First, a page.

ICOR (Invested Capital Over Return) is an essential financial metric used to evaluate the efficiency of capital investment within companies or nations. A low ICOR indicates increased efficiency, leading to economic growth and sustainable long-term prosperity. Therefore, policymakers should regularly review and update ICOR figures to ensure their resources are utilized optimally.


ICOR (Incremental Capital Output Ratio) is an essential measure of economic development. It measures the cost of investing in producing one additional unit of output; low ICOR figures indicate more efficient use of investment capital, while high ratios may suggest that economies aren’t capitalizing on all the opportunities available.

An increased ICOR can hinder economic development by necessitating more capital to produce each unit of output, leaving less funds available for investments elsewhere and possibly deterring innovation of products and services. Conversely, lower ICORs may help boost GDP and enhance the overall health of an economy.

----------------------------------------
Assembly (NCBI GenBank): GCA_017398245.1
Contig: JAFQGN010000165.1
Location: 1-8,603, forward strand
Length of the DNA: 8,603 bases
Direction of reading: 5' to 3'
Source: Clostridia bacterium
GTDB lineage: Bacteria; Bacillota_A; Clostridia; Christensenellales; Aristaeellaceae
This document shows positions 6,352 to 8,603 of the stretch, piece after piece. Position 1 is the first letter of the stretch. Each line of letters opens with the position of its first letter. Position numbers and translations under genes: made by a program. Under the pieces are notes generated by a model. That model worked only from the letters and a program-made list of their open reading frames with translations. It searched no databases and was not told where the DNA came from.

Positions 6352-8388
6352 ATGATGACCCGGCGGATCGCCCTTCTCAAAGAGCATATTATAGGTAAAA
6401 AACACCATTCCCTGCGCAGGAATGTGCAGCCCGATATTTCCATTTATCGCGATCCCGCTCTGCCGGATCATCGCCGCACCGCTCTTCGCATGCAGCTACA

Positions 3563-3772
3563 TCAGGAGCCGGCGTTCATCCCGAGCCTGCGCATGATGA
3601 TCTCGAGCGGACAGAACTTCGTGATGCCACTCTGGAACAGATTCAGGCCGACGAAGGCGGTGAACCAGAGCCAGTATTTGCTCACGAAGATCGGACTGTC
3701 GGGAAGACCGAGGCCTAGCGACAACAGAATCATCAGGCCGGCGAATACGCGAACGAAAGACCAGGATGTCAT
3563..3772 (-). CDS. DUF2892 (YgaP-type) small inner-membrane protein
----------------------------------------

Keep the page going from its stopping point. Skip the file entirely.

Though the incremental capital-output ratio (ICOR) can be invaluable for economists, its calculation and use may prove challenging. Although not an exact gauge of production efficiency in some instances, ICOR remains an effective means for analyzing industrial policies and measuring capital investments’ effectiveness within an economy.

ICOR is an essential metric, enabling investors to gauge the productivity and efficiency of capital investments within any economy. This is particularly crucial in developing countries where higher ICORs may inhibit sustainable economic development; by evaluating investment efficiency, governments, and businesses can identify improvement areas and make better-informed decisions.

The incremental capital-output ratio (ICOR) can provide another valuable way of examining the relationship between investment and GDP. As its name implies, investing in countries with high ICOR costs more, but this does not always reflect their level of development or quality investments.